Winchester House
The Strange Tale of a House Possessed

San Jose, Ca

October 27th, 2000

Trivia: what small arms weapon is credited with the killing of more American soldiers than any other weapon of its type? Nope it was not the German Mauser. Nor was it the English musket. Need another hint? The answer can be found in a house in San Jose, Calf. and is believed to have been a constant thought in the mind of the builder of this house. Not surprising, the rifle was manufactured in Connecticut starting around the mid 1800s. It is the rifle that ended the Civil war and is also known as the rifle that won the west. It is the incomparable Winchester lever action repeating rifle, made even more famous than it was when the likes of John Wayne and Gary Cooper added it to their props as they strode across the silver screen bent on ending evil through the fast lever action of this dependable firearm. Notably it is my favorite firearm. When going full-time, I got rid of all my handguns and bought a Winchester Model 94 .308 cal. Although manufactured in 1995,  the gun is from the original 1894 model design. It is the oldest continually manufactured model of any gun in the world. But the story of the gun is not my tale this Halloween eve, for I have far more spooky things to tell. It is a tale of the life of Sarah L. Pardee who at the age of 22, during the opening shots of the Civil War, married William Wirt Winchester, son of the Lt. Governor of Connecticut and manufacturer of the famous rifle. Life was good as they passed through the best of New England society, until in 1866 when her first and only child, a daughter, fell ill only to have the child die of this strange disease a month later. Mrs. Winchester fell into a deep depression from which she never fully recovered. Fifteen years later, in March 1881, her husband died from tuberculosis, leaving her with a little over 20 million dollars and enough Winchester stock to add a thousand dollars a day to her income. It was here that her life was to take a change that bordered on the bazaar. According to some sources, a Boston medium consulted by Mrs. Winchester explained that her family and her fortune were being haunted by spirits, in fact by the spirits of American Indians, Civil War soldiers, and others killed by the Winchester rifle. Supposedly the untimely deaths of her daughter and husband were caused by these spirits and it was implied that Mrs. Winchester might be the next victim. However, the medium also claimed that there was an alternative. Mrs. Winchester was instructed to move west and appease the spirits by building a great house for them. As long as construction of the house never ceased, the evil spirits would leave Mrs. Winchester alone. With this, Sarah packed up and moved to California where, just outside of San Jose she purchased an unfinished 8 room farm house. Thus began one of the most talked about constructions in all of the north-west. Following her mystic's advice to the letter, Sarah hired a crew of carpenters, broke them into shifts, and started building. The workmen worked 24 hours a day, 7 days a week for 38 years. From the very beginning, Sarah paid her workmen double the going rate and in gold at the end of each day. This eliminated any discussion as to what was to be built or how. This paying practice was carried over into the servants and farm staff as the farm grew to 161 acres. At one time she produced dried fruit which was shipped all over the world. At the very center of the house, she created what was called the "Blue room". It was here during the evening that Sarah would come to consult with the spirits who would advise her on the following day's building project. Each day the house would grow, up and out until it had reached a size covering over 4.5 acres and reaching up 7 stories high. The internal design of the house was simply bazaar. A door opens out from the second story into nothing. Stairways leading into the ceiling. or a brick wall. Windows in the floor. Halls that twist and turn going nowhere. All in the hopes of confusing the ghosts who might be looking for her. The 1906 earthquake found her on the third floor in one of the many rooms. Although the house withstood the quake, sufficient damage was done to the tower rooms that the house was reduced to the 4 story structure it is today. The door to the room Sarah was in became jammed and was finally forced open by servants when she was eventually found. In 1922, Sarah Winchester died in her sleep at the age of 82. At that time the house covered over 6 acres of land and was made up of 160 rooms that contained 2,000 doors, 10,000 windows, 47 stairways, 47 fireplaces, 13 bathrooms and 6 kitchens. Just walking the 110 rooms open for inspection took over a hour with a distance somewhere over a mile. Beautiful but strange, it was perhaps one of the most intriguing miles I have ever walked.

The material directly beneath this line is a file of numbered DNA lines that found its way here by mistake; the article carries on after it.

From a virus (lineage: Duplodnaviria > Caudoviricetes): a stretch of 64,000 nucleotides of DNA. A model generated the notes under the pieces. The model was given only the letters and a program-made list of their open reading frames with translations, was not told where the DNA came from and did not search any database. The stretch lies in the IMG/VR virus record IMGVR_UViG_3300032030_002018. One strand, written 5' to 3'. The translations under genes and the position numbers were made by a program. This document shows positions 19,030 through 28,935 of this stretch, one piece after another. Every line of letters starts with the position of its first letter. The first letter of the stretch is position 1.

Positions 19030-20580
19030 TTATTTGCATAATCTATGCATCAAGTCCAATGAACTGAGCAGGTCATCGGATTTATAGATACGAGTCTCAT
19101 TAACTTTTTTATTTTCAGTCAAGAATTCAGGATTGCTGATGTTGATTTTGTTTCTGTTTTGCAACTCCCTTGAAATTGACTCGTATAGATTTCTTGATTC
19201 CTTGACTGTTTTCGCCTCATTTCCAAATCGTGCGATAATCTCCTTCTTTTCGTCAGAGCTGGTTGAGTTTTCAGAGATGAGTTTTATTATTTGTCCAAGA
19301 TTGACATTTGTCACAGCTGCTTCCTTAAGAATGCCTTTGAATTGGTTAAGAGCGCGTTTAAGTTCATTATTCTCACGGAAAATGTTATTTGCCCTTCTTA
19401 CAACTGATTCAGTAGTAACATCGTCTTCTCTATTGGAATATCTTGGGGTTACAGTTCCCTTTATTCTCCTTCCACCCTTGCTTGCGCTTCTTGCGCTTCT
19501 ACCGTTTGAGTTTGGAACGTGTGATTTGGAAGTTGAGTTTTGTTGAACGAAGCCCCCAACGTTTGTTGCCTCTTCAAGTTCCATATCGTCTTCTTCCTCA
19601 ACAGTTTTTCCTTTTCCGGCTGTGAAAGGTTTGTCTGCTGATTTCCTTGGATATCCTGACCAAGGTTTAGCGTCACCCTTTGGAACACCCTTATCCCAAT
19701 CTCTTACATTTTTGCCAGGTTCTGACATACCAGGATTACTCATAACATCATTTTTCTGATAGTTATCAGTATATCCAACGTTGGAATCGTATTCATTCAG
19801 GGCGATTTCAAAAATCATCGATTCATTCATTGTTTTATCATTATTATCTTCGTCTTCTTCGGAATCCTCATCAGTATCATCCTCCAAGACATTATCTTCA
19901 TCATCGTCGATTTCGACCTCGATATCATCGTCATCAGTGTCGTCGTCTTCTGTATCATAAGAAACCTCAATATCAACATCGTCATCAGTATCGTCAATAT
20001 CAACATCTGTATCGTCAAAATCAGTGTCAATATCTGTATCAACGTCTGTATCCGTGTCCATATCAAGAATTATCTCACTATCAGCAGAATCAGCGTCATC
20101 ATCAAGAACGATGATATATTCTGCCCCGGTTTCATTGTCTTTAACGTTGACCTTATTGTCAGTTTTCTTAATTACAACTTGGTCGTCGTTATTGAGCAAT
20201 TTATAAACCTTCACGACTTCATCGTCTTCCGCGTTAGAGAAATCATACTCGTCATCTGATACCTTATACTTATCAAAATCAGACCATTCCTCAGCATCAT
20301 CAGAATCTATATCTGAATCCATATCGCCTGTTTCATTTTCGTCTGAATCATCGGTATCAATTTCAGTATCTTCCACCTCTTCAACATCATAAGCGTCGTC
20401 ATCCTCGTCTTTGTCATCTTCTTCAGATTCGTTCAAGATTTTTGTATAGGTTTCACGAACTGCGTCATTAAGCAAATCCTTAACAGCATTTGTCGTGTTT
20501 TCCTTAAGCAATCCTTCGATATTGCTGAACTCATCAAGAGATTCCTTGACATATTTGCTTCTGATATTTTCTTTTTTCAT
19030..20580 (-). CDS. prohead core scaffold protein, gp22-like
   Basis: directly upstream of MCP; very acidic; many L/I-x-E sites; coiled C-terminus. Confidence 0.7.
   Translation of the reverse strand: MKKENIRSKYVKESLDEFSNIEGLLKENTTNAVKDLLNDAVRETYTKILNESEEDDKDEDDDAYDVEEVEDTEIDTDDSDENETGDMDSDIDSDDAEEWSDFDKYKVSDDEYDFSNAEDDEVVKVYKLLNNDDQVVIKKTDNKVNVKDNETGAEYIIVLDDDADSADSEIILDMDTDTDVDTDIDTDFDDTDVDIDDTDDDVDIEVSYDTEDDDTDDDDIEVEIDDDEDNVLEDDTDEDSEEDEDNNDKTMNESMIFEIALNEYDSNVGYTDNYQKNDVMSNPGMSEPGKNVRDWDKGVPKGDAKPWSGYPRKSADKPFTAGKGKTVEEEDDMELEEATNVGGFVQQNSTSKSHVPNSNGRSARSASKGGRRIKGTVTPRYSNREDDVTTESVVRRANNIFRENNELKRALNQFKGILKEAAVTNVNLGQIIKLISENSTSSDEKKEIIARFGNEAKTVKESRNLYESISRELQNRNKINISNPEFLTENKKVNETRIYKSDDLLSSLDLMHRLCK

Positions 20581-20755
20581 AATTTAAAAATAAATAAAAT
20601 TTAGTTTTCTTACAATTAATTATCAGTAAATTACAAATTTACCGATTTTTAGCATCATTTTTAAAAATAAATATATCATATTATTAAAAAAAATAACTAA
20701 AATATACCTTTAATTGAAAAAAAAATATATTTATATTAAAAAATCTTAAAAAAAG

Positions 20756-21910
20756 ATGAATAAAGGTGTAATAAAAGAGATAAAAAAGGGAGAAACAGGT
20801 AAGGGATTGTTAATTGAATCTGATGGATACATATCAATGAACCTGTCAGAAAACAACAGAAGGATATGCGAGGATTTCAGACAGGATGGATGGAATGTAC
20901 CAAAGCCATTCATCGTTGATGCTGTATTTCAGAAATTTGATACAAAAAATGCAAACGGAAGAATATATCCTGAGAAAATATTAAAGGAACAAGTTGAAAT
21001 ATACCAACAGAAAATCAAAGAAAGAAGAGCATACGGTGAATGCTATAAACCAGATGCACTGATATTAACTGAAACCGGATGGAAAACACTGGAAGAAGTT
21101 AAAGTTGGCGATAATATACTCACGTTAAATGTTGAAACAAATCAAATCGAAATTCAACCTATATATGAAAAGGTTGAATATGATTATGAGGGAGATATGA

For more about his adventure check out

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